I needed some smooth round parts recently for some models I was building and chose to take an unconventional approach by building a mini lathe on which to turn them.
The parts were designed in Draftsight and cut from 3mm ply on Nottingham Hackspace's laser cutter. The lathe is built from two finger jointed boxes on a base plate. One of the two boxes has plates screwed inside and outside of the faces to hold a pair of bearings that support a free spinning motor shaft. The second box has an old GWS brushless motor mounted inside. The friction fit seems sturdy enough but two rails of beech engine bearer stock are screwed to the sides for extra rigidity and the base is clamped to a worktop to reduce vibration.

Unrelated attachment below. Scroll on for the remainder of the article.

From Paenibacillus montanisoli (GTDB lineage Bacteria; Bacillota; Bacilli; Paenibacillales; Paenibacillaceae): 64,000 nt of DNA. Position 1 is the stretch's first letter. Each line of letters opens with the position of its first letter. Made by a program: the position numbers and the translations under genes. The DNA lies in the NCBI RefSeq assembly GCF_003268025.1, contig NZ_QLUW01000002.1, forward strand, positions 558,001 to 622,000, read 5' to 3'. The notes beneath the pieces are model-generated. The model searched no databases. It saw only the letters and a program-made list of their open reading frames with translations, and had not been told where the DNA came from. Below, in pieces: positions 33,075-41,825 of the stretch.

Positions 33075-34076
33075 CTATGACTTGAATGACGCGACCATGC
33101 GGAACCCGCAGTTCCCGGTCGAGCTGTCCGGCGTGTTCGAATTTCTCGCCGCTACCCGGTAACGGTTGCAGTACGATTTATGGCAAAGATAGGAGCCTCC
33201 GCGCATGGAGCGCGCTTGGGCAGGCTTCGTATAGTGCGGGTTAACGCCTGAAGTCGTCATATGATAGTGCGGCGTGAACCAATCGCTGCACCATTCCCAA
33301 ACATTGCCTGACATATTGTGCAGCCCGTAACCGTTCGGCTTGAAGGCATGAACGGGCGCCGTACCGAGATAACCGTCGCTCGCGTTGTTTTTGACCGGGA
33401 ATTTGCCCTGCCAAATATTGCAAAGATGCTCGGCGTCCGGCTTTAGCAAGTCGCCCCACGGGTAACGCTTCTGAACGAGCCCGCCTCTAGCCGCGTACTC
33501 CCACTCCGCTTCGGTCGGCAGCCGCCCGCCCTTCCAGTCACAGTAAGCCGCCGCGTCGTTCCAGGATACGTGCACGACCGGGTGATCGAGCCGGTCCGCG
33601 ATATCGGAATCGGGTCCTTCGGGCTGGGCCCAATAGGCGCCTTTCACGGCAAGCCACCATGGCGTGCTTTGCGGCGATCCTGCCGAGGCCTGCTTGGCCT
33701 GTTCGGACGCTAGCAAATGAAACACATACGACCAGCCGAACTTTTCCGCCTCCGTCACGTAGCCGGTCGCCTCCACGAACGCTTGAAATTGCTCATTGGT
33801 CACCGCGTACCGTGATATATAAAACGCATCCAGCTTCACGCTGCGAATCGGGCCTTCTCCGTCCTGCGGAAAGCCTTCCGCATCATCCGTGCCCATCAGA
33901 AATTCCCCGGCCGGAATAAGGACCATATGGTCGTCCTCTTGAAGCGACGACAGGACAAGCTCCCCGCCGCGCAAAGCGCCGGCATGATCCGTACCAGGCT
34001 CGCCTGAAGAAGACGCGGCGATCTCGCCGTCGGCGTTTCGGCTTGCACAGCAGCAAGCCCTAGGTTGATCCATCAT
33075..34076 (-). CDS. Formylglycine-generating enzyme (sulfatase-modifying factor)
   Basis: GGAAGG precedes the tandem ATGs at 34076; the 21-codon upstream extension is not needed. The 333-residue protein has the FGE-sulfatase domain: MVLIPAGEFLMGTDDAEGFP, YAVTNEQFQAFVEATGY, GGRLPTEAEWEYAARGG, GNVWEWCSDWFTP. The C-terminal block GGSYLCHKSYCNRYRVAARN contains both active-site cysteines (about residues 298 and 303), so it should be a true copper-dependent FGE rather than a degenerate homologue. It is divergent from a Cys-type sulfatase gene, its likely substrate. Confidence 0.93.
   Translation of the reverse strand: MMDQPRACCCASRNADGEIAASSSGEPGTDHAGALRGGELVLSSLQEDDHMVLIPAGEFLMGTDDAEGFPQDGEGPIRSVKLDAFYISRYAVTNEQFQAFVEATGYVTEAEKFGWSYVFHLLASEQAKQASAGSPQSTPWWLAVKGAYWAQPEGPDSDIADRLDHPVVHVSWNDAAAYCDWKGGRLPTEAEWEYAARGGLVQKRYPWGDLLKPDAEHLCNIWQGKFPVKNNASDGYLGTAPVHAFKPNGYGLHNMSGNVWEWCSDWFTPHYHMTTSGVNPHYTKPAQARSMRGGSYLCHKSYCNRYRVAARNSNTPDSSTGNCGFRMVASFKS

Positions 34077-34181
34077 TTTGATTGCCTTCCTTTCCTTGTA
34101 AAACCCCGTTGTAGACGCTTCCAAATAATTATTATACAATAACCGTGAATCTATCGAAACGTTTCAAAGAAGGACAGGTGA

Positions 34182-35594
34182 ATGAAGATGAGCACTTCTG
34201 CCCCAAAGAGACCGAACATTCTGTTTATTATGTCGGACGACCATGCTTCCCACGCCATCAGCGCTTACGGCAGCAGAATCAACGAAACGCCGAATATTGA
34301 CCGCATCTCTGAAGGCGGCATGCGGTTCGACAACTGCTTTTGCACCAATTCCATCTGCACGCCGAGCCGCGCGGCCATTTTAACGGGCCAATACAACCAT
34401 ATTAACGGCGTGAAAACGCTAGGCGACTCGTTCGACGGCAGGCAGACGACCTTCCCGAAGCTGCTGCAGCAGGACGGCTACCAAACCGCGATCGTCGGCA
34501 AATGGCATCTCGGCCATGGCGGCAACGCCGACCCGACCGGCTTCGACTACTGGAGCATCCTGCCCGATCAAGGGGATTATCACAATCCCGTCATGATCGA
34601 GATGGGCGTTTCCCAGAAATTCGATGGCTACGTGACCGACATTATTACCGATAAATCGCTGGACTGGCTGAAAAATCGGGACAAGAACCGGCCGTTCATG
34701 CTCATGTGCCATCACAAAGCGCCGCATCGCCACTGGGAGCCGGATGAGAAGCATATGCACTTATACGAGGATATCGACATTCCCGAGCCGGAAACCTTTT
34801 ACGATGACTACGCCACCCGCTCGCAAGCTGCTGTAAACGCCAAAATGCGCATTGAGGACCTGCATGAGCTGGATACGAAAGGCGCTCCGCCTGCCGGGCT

A suitable electronic speed controller and lithium polymer battery provide power to the motor. Control signals for the ESC are provided by a cheap servo tester.
The work piece is drilled out slightly smaller than the two shafts and threaded on. The friction fit acts as a clutch helping to prevent damage to the motor or drawing excess current and puffing the battery if it stalls.
For tooling I used various forms of sandpaper and a craft knife. Anything that will cut or erode the workpiece without stalling the motor should work okay. I've found it takes a delicate touch but it is easy to shape the workpiece with some practice.
There are a few downsides to the simple construction: the rails need to be unscrewed and the boxes removed to insert or remove the work piece, and the lathe is only suitable for turning very soft wood such as balsa dowel. Regardless of this the very low cost and simple task required of it it did an excellent job, though I won't take responsibility for any fingers lost attempting to replicate it.